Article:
St Benedict’s RC ‘Green Space’ set to flourish

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St Benedict’s RC ‘Green Space’ set to flourish

Students of St Benedict's RC primary school nurtured crops as part of their 4H movement

Story and photos by Kaelanne Jordan,
Twitter: @kaelanne1

On the National Day of Caring

A multifunctional outdoor green space to boost the morale of students and teachers was created at St Benedict’s RC Primary in collaboration with The University of the West Indies and other community partners in observance of National Day of Caring (May 26).
The May 24 event saw the handing over of new hydroponics technology by Dr Wayne Ganpat, Dean of the Faculty of Food and Agriculture, The UWI, to improve the sustainability of the school garden.

The project is supported by the Mt St Benedict Monastery, the Ministry of Agriculture Land and Fisheries (4 H Division), the Trinidad and Tobago Prison Service, CEPEP (Community-based Environmental Protection and Enhancement Programme) and root crop farmer Ramdeo Boondoo.
Other highlights included a planting exercise in the school garden with the students of the school and judging of plants nurtured by students over the past three weeks—patchoi, lettuce, sweet pepper, melongene, bodi.

A section of the school’s garden which produced lettuce, sweet pepper, melongene and bodi

In his address to those gathered, Dexter Samm, Ministry of Agriculture, Lands and Marine Resources officially welcomed St Benedict’s RC into the 4 H movement of T&T.
He mentioned there are 128 active registered clubs locally with over 3,000 4 H’s and over 200 voluntary leaders. The 4 H movement: Head, Heart, Hands, Health, which began around the start of the 20th century in the United States, opened the door for young people to learn leadership skills and revolutionised how youth connected to practical, hands-on learning experiences outside the classroom.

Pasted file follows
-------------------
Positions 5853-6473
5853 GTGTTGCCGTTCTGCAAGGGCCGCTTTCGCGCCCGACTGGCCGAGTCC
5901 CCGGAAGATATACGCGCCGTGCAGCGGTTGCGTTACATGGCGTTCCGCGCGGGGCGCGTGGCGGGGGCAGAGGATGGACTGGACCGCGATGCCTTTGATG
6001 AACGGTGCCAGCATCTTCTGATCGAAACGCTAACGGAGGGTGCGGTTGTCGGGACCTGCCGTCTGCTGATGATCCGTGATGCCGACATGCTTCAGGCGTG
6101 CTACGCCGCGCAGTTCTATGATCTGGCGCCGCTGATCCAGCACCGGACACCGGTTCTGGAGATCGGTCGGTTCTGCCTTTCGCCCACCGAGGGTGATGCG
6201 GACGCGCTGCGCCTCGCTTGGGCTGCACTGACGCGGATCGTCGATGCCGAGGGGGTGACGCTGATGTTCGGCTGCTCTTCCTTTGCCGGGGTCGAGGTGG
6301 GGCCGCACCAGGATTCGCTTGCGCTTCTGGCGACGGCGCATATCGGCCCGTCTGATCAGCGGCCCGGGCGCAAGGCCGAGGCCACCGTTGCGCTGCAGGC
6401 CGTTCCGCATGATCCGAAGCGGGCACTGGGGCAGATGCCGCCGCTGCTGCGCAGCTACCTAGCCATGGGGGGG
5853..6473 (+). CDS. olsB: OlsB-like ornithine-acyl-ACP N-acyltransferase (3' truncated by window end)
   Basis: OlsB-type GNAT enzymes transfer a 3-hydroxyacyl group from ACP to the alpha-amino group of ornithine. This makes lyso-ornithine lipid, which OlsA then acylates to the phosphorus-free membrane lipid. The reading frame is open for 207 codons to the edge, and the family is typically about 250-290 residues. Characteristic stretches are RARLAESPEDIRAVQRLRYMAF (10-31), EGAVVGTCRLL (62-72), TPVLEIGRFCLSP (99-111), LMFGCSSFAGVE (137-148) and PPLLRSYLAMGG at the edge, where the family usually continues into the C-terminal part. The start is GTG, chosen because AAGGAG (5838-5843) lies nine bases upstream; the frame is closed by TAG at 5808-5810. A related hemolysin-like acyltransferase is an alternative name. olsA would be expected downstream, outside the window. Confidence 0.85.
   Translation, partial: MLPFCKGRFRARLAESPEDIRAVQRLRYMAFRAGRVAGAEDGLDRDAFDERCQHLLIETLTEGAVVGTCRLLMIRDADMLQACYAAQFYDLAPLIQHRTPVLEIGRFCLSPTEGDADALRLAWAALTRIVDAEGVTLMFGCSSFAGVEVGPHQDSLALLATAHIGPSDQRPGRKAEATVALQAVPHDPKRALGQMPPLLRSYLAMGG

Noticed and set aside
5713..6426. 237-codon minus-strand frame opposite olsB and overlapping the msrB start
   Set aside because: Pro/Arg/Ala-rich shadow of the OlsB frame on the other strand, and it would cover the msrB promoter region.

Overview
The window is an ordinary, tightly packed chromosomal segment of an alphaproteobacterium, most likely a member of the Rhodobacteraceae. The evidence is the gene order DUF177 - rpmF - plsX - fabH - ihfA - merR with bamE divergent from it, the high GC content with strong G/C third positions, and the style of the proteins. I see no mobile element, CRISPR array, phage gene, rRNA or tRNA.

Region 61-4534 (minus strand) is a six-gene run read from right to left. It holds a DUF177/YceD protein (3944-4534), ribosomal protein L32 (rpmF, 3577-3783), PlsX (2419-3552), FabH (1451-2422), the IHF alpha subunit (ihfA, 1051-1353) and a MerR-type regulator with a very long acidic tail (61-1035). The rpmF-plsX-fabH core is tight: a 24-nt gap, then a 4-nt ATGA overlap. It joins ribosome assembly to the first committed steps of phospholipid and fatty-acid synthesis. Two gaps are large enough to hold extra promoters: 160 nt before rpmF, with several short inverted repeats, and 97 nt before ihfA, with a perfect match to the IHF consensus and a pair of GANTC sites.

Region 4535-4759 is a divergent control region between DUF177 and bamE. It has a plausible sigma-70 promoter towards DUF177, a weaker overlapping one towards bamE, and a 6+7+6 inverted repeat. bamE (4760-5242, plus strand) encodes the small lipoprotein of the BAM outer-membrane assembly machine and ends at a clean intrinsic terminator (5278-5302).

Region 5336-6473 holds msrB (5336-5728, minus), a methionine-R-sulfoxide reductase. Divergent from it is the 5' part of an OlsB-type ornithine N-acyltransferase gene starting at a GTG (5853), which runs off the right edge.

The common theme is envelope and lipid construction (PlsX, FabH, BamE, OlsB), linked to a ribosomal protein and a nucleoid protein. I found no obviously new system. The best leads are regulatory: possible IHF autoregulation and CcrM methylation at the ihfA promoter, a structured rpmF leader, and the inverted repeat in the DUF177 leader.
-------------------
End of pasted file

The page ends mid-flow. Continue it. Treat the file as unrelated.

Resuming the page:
Samm called on students to use their hearts and hands to care and make the Garden of Eden “a project of success”.

Also giving brief remarks, Boondoo said that his objective was to preach the gospel of food production and to empower students to see the joy in harvesting and the financial rewards.
He reminded students that though there were challenges in the project—limited space and the extreme heat, “don’t give up. A bad beginning makes for a good end”.

On the issue of food security, Boondoo added that the second-highest producer of petroleum in the world is also facing food shortages. “Are we learning anything from that?” he questioned.
Echoing similar sentiments, Dr Ganpat highlighted several reasons as to why citizens ought to have agriculture and food production “going”. He mentioned that by 2050 there will be an estimated 9.7 billion to feed.

“Where is this food going to come from? We have to produce this food. If we rely on the old systems of producing food in the hot sun and planting very far distances we are never going to produce enough food,” he said.

Ganpat spoke on the importance of applying intensive systems of crop and livestock production such as the grow-box system, hydroponics, aquaculture and vertical farming. “We don’t have enough land in Trinidad to produce food with the traditional horizontal farming… and I hope we put in a vertical system here very shortly on the walls …” he said.
Moreover Ganpat said that persons can no longer rely on 12 hours sunlight to produce food as food ought to be produced 24 hours daily.